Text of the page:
Scanned image of the page. Keyboard directions: use + to zoom in, - to zoom out, arrow keys to pan inside the viewer.

Page Options

Download this Issue


Something wrong?

Something wrong with this page? Report problem.

Rights / Permissions

This collection, digitized in collaboration with the Michigan Daily and the Board for Student Publications, contains materials that are protected by copyright law. Access to these materials is provided for non-profit educational and research purposes. If you use an item from this collection, it is your responsibility to consider the work's copyright status and obtain any required permission.

April 13, 1955 - Image 1

Resource type:
Michigan Daily, 1955-04-13

Disclaimer: Computer generated plain text may have errors. Read more about this.

See Page 4


i tex

a i1


Latest Deadline in the State CLOUDY, SHOWERS



Senate Expected
To Pass 'MSU'
Name Bill Today



'U' Okays

A two-year legislative battle of "names" is expected to come to HousingU.S
a conclusion in Lansing today.
rn wiufnntt~ rmt rwi toftpri d ote todav in the?


All indications now seem TO point to
state Senate changing the name of Michig
' State University.
The naine change bill was approve
Judiciary dommittee, reportedly by a vo
F. Hittle (R.-East Lansing), chairman of1
ed to "get this out of our hair" and hur
--------Oii ate

'U Opposes
Mlitary Jets
No decision has been reached
concerning the proposed; jet in-
terceptor operations to be based
at Willow Run, University Vice-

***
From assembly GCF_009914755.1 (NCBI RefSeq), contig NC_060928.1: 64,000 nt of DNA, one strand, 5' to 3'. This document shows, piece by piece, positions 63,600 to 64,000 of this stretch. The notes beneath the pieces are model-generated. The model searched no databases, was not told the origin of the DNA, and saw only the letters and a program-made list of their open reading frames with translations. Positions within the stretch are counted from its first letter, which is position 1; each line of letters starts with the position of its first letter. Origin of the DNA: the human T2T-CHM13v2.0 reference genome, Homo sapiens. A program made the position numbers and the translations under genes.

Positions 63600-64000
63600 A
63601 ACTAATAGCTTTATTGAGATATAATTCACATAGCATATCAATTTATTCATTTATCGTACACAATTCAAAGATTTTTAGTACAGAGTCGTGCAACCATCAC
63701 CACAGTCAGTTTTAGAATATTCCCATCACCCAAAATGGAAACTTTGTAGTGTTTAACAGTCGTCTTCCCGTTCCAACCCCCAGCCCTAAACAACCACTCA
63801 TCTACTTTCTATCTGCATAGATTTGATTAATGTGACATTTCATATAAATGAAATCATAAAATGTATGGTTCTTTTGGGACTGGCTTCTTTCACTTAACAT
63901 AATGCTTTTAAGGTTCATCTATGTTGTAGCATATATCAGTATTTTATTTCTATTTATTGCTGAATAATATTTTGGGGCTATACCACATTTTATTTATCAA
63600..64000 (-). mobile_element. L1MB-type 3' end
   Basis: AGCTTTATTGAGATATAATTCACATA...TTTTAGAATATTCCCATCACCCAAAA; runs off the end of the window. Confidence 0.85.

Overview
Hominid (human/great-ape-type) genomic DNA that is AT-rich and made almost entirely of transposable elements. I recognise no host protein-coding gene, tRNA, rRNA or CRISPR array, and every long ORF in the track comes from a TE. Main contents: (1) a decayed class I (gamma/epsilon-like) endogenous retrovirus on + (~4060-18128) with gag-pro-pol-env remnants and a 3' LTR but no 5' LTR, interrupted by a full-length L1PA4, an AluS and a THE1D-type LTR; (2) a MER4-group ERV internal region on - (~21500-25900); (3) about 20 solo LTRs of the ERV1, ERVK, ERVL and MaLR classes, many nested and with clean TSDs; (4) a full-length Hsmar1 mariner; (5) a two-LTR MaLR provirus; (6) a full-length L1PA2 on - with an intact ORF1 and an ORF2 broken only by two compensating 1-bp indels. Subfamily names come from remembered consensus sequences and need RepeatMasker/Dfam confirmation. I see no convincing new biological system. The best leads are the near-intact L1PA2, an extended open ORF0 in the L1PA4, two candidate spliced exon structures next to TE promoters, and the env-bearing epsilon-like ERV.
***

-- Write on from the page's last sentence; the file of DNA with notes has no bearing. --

President Wilbur K. Pierpont said
The University is supporting
the position of the airlines that
it is undesirable to mix military
and commercial operations when
unnecessary, Pierpont continued.
Detroit Wayne Major Airport
already has military installations
and could handle jets.
Vice-President Pierpont recent-
ly made a trip to Washington to
confer with legislative, Defense
Department, Air Force and Army
officials in answer, to demands
that Wilow Run be turned com-
pletely military and that commer-
cial airlines be moved to. Detroit
Wayne Major Airport.
A letter believed composed by
Manager of the Wayne airport,
Leroy C. Smith, and signed by
Detrpit Mayor Albert Cobo was
recently spt to Secretary o De-
fens'WM#sZ Wilon.
The letter urged the transfer
of commercial operations.
In 1947 the government sold
Willow Run to the University for
the sum of one dollar ap military
The airlines pay rent to the
't University which is used for the
maintenance of Engineering. Re-
searchInstitute buildings at Wil-
low Run.
If Willow Run is completely
turned over for military opera-
tions, the question will arise con-
cerning who will finance the air-
port upkeep, Vice-President Pier-
pont said.
League Bodies
Explained and
(EDITOR'S NOTE: This is the see-
on dn a series dealing with wom-
en's student governnent.)
Few people on campus know the
distinction between the Women's
League and the Michigan League.
The former is an organization
of undergraduate women which
administers the undergraduate